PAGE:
Choose What to Trust - Trust

Big magic: creative living beyond fear - Elizabeth Gilbert 2015

Choose What to Trust

If you choose to go the other way, though (if you choose to trust suffering over love), be aware that you are building your house upon a battlefield. And when so many people treat their creative process as a war zone, is it any wonder there are such severe casualties? So much despair, so much darkness. And at such a cost!

I won’t even attempt to list the names of all the writers, poets, artists, dancers, composers, actors, and musicians who have committed suicide in the past century, or who died long before their time from that slowest of suicidal tactics, alcoholism. (You want the numbers? The Internet will give you the numbers. But believe me, it’s a grim reaping.) These lost prodigies were unhappy for an infinite variety of reasons, to be sure, though I’m willing to bet that they had all—at least for one flowering moment of their lives—once loved their work. Yet if you’d asked any of these gifted, troubled souls whether they’d ever believed that their work loved them in return, I suspect they would’ve said no.

But why wouldn’t it have?

This is my question, and I think it’s a fair one: Why would your creativity not love you? It came to you, didn’t it? It drew itself near. It worked itself into you, asking for your attention and your devotion. It filled you with the desire to make and do interesting things. Creativity wanted a relationship with you. That must be for a reason, right? Do you honestly believe that creativity went through all the trouble of breaking into your consciousness only because it wanted to kill you?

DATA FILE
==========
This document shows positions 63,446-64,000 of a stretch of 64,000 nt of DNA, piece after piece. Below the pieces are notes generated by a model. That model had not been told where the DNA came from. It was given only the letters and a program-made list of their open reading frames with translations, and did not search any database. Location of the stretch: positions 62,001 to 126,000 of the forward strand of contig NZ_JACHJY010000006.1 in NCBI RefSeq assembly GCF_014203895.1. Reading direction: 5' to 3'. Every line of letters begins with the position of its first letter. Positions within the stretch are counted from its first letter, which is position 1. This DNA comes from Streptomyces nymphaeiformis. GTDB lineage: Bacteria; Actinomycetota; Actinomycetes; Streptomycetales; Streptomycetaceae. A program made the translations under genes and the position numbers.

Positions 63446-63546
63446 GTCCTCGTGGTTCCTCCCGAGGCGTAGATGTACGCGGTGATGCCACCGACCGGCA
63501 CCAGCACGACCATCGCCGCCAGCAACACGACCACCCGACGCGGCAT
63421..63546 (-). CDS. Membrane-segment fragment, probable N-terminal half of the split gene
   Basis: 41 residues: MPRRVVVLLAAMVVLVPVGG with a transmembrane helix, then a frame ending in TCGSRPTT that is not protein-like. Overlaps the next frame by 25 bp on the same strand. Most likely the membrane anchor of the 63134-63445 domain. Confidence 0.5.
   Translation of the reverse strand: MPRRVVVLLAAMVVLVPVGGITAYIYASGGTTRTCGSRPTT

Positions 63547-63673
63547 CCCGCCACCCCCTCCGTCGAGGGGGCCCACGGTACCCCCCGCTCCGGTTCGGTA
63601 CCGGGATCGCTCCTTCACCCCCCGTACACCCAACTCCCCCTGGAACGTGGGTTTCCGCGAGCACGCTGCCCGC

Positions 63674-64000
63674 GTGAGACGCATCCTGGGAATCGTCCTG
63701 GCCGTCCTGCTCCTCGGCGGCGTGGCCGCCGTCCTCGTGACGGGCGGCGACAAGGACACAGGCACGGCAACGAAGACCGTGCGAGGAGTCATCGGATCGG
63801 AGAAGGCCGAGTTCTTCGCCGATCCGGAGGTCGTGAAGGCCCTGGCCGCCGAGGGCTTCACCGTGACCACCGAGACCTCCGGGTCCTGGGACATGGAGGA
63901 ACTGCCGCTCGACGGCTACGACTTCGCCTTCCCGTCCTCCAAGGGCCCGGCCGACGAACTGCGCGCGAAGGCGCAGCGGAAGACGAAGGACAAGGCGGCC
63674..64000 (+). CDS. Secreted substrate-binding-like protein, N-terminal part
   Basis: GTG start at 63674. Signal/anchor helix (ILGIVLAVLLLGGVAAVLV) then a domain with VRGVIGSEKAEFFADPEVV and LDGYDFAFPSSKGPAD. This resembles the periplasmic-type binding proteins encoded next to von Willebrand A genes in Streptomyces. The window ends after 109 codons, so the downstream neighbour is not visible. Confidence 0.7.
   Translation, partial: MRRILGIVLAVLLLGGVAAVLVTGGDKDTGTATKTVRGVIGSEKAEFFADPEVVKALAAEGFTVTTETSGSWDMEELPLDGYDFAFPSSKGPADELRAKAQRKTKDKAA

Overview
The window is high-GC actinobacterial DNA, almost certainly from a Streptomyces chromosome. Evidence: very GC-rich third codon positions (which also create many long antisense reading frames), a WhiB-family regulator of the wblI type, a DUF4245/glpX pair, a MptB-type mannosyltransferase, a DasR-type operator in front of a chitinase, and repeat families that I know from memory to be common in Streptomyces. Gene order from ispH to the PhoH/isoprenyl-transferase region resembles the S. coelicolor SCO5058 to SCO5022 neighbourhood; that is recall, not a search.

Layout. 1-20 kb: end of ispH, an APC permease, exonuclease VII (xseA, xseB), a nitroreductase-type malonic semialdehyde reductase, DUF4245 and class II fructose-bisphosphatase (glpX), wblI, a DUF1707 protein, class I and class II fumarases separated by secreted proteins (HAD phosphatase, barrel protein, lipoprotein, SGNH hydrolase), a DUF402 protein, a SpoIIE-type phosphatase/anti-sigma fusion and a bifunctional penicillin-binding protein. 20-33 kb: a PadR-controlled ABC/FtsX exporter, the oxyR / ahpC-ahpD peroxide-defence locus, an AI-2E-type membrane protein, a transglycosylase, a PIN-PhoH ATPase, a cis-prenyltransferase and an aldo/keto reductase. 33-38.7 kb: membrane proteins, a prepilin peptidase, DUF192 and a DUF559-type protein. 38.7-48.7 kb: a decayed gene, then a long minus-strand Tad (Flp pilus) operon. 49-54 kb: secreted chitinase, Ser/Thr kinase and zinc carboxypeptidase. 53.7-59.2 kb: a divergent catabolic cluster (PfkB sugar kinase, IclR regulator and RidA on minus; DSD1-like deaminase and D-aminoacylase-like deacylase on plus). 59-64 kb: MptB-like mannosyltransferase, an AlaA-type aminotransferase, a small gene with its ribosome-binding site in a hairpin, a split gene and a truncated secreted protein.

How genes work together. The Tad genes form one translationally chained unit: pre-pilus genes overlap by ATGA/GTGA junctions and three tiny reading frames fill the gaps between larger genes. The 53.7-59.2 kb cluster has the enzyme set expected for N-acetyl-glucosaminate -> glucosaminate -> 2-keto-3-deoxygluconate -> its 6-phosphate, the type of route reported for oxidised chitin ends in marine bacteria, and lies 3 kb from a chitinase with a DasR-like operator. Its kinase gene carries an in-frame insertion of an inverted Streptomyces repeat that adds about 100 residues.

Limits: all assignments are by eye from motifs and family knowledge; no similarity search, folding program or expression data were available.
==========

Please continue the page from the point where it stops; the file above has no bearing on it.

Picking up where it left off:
That doesn’t even make sense! How does creativity possibly benefit from such an arrangement? When Dylan Thomas dies, there are no more Dylan Thomas poems; that channel is silenced forever, terribly. I cannot imagine a universe in which creativity would possibly desire that outcome. I can only imagine that creativity would much prefer a world in which Dylan Thomas had continued to live and to produce, for a long natural life. Dylan Thomas and a thousand others, besides. There’s a hole in our world from all the art those people did not make—there is a hole in us from the loss of their work—and I cannot imagine this was ever anyone’s divine plan.

Because think about it: If the only thing an idea wants is to be made manifest, then why would that idea deliberately harm you, when you are the one who might be able to bring it forth? (Nature provides the seed; man provides the garden; each is grateful for the other’s help.)

Is it possible, then, that creativity is not fucking with us at all, but that we have been fucking with it?